What’s the difference between empathy and sympathy?

To feel for the person going through a trial is sympathy. To feel with a person going through a trial is empathy. Sympathy is merely a feeling that may or may not result in productive action. And, as in the case of giving money to an addict for instance, sympathy can result in actions that are counter-productive.

I think most people are born with a capacity to feel sympathy, but I believe that empathy, in the Christian sense of the word, is something we learn through the humbling effects that come through life’s many challenges and difficult trials.

“I do not ask the wounded person how he feels; I myself become the wounded person.”
Walt Whitman

Before being diagnosed with ALS almost seventeen years ago, I was one of those that thought empathy and sympathy were basically synonymous, just like the thesaurus tells us they are. But, through the humbling of this trial and through people showing us genuine Christ-like empathy, I now know the difference between sympathy and empathy. (It’s been a tough grammar lesson).

“For we do not have a high priest who is unable to empathize with our weaknesses, but we have one who has been tempted in every way, just as we are—yet he did not sin.” (Hebrews 4:15)

empathy pic

As I said, from a Christian viewpoint, I no longer believe that empathy and sympathy are synonymous. But I found another word that I believe should be a synonym for empathy—Grace. When I began thinking about writing a post on empathy, I was trying to think of Biblical examples (of empathy) that I could use. Before even opening my Bible program to start searching, example after example began flooding my mind; so many examples that I had to quickly open a Word document to type them out before I forgot.

I guess I never saw it this way before, but the New Testament is a book about empathy; Jesus came to demonstrate God’s empathy for man and to teach us how to empathize with one another. His mission of empathy can be summed-up by two of the most well-known verses; John 3:16 (“For God so loved the world, that He gave His only begotten Son, that whoever believes in Him shall not perish, but have eternal life.”), which demonstrates God’s love and empathy for man, and the so-called “Golden Rule” (“…treat people the same way you want them to treat you…” Matthew 7:12), which tells us to empathize with one another.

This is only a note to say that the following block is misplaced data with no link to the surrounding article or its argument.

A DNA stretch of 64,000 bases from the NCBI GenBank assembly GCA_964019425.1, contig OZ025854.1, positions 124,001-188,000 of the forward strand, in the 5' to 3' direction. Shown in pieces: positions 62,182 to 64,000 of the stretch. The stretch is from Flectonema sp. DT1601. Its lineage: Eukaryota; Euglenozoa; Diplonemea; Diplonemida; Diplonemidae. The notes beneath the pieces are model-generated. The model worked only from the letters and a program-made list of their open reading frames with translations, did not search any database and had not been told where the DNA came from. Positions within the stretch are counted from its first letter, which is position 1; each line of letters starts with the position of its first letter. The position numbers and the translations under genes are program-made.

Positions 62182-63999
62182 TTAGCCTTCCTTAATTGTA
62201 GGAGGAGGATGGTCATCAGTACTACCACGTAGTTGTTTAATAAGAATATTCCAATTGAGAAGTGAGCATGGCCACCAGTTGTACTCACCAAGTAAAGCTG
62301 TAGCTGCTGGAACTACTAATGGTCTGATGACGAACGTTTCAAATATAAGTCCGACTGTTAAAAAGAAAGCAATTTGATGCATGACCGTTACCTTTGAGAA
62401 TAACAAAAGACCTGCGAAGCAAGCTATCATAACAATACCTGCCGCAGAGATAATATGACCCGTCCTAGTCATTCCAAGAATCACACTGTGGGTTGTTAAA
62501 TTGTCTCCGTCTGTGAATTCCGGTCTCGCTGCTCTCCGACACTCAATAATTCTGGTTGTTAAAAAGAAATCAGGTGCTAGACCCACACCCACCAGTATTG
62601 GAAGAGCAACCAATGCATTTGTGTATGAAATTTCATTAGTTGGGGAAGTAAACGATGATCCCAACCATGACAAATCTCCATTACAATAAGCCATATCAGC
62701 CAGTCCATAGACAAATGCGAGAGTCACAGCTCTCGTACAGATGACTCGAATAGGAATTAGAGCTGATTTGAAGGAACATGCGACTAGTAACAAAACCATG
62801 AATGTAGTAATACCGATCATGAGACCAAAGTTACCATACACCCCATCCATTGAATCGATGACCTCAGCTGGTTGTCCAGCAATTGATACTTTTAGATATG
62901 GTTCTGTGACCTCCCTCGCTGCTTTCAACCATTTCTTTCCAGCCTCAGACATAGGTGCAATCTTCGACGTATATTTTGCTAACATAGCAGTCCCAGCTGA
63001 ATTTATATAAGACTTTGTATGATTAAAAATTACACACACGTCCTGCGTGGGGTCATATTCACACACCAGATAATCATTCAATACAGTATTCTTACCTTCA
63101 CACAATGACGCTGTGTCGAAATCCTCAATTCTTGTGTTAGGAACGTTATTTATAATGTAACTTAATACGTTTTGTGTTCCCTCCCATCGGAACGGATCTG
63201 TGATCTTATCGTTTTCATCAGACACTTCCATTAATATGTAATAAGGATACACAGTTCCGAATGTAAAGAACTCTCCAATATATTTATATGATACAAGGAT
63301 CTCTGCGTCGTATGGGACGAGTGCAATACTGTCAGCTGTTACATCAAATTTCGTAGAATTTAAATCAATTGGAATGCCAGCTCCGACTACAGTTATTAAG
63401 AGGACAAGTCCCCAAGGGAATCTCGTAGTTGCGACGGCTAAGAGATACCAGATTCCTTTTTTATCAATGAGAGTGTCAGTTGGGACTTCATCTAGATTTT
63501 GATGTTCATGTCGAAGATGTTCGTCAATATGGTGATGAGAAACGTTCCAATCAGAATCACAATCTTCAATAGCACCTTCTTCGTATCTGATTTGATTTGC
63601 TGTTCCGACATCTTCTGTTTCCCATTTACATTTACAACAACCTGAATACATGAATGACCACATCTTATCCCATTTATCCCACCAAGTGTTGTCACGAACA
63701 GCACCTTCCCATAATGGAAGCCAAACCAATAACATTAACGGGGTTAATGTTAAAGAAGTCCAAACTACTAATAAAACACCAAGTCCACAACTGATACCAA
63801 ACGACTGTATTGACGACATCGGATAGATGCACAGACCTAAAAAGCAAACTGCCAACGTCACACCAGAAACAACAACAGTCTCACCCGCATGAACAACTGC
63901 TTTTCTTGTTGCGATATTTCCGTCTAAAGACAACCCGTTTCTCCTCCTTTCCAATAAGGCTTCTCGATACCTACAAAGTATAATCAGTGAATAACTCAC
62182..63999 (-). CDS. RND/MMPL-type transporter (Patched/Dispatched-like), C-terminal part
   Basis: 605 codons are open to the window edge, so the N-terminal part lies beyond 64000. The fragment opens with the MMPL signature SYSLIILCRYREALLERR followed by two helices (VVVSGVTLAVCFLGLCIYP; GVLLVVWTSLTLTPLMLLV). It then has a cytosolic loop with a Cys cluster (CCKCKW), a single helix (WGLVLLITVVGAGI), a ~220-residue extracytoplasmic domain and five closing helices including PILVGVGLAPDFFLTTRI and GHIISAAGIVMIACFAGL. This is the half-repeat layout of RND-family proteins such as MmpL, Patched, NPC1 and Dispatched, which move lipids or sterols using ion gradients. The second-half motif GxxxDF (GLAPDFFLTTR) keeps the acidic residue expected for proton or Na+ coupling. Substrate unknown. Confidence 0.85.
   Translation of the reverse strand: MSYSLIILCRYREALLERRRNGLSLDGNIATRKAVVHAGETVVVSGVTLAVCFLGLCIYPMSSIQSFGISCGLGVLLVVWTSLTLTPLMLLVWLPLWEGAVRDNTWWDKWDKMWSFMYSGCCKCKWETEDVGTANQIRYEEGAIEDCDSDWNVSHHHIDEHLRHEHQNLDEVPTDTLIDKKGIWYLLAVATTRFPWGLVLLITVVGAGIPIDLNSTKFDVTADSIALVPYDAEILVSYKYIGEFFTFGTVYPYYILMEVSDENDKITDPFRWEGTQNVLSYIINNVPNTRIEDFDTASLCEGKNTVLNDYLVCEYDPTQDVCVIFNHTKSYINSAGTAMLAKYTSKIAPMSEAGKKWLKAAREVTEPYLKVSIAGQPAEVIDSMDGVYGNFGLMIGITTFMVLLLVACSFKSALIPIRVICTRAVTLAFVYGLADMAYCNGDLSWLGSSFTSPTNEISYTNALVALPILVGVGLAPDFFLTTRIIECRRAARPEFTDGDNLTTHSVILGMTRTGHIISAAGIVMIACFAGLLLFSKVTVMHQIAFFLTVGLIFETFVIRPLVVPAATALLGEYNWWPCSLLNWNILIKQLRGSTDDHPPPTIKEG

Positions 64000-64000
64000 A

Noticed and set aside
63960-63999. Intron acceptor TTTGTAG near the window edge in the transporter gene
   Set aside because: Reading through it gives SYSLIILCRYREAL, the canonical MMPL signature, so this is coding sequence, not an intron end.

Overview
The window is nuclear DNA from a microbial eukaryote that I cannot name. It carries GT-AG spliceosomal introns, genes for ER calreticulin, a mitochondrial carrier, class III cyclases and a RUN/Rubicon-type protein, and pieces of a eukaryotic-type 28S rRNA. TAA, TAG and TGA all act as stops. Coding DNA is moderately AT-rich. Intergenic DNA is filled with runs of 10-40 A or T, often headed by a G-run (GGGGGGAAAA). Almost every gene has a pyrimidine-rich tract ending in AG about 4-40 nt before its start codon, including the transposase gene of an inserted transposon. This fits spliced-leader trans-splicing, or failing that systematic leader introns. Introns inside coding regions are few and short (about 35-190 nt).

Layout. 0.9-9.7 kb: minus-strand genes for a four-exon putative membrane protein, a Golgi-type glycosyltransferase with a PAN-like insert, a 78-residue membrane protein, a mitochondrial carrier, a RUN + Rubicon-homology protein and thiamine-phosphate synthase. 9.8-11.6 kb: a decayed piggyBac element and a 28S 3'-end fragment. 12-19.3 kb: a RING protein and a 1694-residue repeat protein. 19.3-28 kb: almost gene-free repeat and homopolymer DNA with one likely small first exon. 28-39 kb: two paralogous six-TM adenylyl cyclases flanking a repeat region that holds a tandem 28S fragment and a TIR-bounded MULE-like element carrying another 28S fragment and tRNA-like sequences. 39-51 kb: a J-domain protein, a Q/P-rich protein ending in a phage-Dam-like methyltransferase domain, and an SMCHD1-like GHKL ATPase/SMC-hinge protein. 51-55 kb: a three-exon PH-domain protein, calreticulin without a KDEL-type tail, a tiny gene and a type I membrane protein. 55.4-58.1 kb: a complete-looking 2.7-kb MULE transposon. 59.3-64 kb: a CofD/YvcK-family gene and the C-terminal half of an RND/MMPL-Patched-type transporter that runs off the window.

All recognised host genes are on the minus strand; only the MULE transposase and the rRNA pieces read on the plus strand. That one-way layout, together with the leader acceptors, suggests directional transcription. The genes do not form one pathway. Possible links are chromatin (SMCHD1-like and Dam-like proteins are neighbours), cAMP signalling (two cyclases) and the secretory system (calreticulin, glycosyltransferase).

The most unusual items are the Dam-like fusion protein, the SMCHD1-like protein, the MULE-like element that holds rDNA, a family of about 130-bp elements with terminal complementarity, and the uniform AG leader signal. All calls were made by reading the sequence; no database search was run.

But Jesus knew that the best way to teach, especially to children and to a simpleton like me, is through telling stories; no story teaches empathy better than the Parable of The Good Samaritan:

“A man was going down from Jerusalem to Jericho, and fell among robbers, and they stripped him and beat him, and went away leaving him half dead. And by chance a priest was going down on that road, and when he saw him, he passed by on the other side. Likewise a Levite also, when he came to the place and saw him, passed by on the other side. But a Samaritan, who was on a journey, came upon him; and when he saw him, he felt compassion, and came to him and bandaged up his wounds, pouring oil and wine on them; and he put him on his own beast, and brought him to an inn and took care of him. On the next day he took out two denarii and gave them to the innkeeper and said, “Take care of him; and whatever more you spend, when I return I will repay you.”

Which of these three do you think proved to be a neighbor to the man who fell into the robbers’ hands? And he said, “The one who showed mercy toward him.” Then Jesus said to him, “Go and do the same.” (Luke 10:30-37)

Obviously we don’t know what was in the minds of the two men who saw this “half dead” man and purposely avoided him. I have to assume that even these self-righteous religious leaders felt some sympathy for the poor guy, but only the Samaritan felt and acted on empathy.